Credit: Sebastian Bergmann/Wikipedia

Yahoo takes Alibaba tax gamble

CEO Marissa Mayer pushes ahead with a tax-free spin-off of Yahoo's 15% stake in Alibaba, despite failing to get the go ahead from the tax man.

by Adam Gale
Last Updated: 18 Apr 2016

Marissa Mayer clearly has a stubborn streak. Back in January, the Yahoo CEO set her mind on spinning off the firm’s 15.4% stake in e-commerce giant Alibaba - and by the looks of it neither hell, high water, the Chinese economic slowdown nor the American tax regime is going to stop her.

The plan is to create a holding company for the Alibaba shares and transfer the stock in the new company tax-free to Yahoo shareholders, who’ve been grumbling at Mayer’s failure to revive the shrunken tech giant’s fortunes significantly since she took the helm three years ago.

To make it tax-free under US law, Mayer wants to include its tiny Small Business Unit (accounting for roughly 1% of group revenues) in the new company, Aabaco (a play on Google's new parent company Alphabet Inc. perchance?). Yahoo then asked the Internal Revenue Service (the IRS, America’s equivalent of HMRC) to give it an informal nod on whether this would cut the mustard. They responded a few weeks ago with the tax accountant equivalent of a surly ‘no comment’.

Undeterred, Yahoo announced in a regulatory filing last night that it’s going ahead with the plan anyway, hoping to complete later this year. The risks are high – if the IRS decides the spin-off is not exempt then shareholders could lose up to $9bn in taxes, from a stake that’s currently worth $22bn. Given that Alibaba’s share price has already halved since its November peak as a result of China’s slowdown, this isn’t exactly going to leave many happy campers among Yahoo’s investors.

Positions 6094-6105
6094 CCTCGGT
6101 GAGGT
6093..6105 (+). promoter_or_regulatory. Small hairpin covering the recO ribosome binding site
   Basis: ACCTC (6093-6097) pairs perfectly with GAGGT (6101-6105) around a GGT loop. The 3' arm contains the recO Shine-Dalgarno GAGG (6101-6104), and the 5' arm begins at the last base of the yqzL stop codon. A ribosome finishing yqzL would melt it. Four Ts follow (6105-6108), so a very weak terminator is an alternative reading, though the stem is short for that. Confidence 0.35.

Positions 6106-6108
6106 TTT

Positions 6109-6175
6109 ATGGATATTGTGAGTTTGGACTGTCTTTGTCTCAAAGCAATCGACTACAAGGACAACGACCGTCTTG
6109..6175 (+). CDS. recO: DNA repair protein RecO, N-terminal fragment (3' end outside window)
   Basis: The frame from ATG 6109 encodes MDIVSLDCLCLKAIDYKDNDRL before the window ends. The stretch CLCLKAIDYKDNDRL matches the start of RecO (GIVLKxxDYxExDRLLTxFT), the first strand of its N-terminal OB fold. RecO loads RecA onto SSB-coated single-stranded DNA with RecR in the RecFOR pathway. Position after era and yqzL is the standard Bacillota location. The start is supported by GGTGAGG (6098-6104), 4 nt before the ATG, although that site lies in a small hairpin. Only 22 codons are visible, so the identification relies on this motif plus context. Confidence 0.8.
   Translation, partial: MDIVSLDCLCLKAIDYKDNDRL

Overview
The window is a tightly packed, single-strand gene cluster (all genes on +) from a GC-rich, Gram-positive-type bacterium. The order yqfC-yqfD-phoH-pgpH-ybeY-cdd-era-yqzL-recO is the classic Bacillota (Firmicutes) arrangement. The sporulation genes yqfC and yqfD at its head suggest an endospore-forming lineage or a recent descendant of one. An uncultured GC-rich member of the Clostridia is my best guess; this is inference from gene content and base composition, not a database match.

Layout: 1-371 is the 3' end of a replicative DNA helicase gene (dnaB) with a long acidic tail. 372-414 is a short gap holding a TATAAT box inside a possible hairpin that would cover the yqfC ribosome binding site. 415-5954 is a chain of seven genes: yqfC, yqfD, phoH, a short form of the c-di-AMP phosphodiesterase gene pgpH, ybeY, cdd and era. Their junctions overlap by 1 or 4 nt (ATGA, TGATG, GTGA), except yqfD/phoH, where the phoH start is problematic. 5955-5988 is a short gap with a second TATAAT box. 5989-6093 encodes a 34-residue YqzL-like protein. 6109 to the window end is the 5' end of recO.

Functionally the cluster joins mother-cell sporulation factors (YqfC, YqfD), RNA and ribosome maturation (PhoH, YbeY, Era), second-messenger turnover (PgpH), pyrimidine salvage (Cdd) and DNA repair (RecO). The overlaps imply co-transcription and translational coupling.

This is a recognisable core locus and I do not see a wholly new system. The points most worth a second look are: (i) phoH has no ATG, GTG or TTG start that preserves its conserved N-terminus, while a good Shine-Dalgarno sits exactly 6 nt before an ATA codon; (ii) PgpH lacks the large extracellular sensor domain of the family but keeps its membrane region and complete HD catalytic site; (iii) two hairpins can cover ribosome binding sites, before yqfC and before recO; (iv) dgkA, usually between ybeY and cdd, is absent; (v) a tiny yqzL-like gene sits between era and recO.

Sometimes, though, it’s riskier to do nothing. The US government has made noises about this kind of deal, raising the prospect that they might close what could be interpreted by the more cynical reader as a glaring loophole. Mayer figures that if Yahoo doesn’t spin-off the Alibaba stake now, then there’s no chance of escaping the tax.

She could just sell it instead, of course. Yahoo already did that with half of its original Alibaba stake last year, after all. But who wants to sell low? Mayer appears to be betting that Alibaba’s share price will rebound and that it would thus be in shareholders’ interests to hold onto the stake, especially if they don’t have to pay any tax on the transfer.

Either way, the outcome won’t exactly be pretty for what was once one of web 1.0’s leading lights. The faded firm is now less than 10% the size of its ‘rival’ Google, and its revenues are at best in a plateau. Its (rather brilliant) decision to invest in Alibaba back in 2005 had allowed it to bask in some of the rapidly-growing Chinese firm’s reflected glory. But once that’s gone, what does Yahoo have left?

Unless Mayer can reverse the fortunes of the core business, no amount of clever spin-offs, stock sales or even share buybacks will appease shareholders in a tech firm that isn’t growing and yet still doesn’t pay a dividend.

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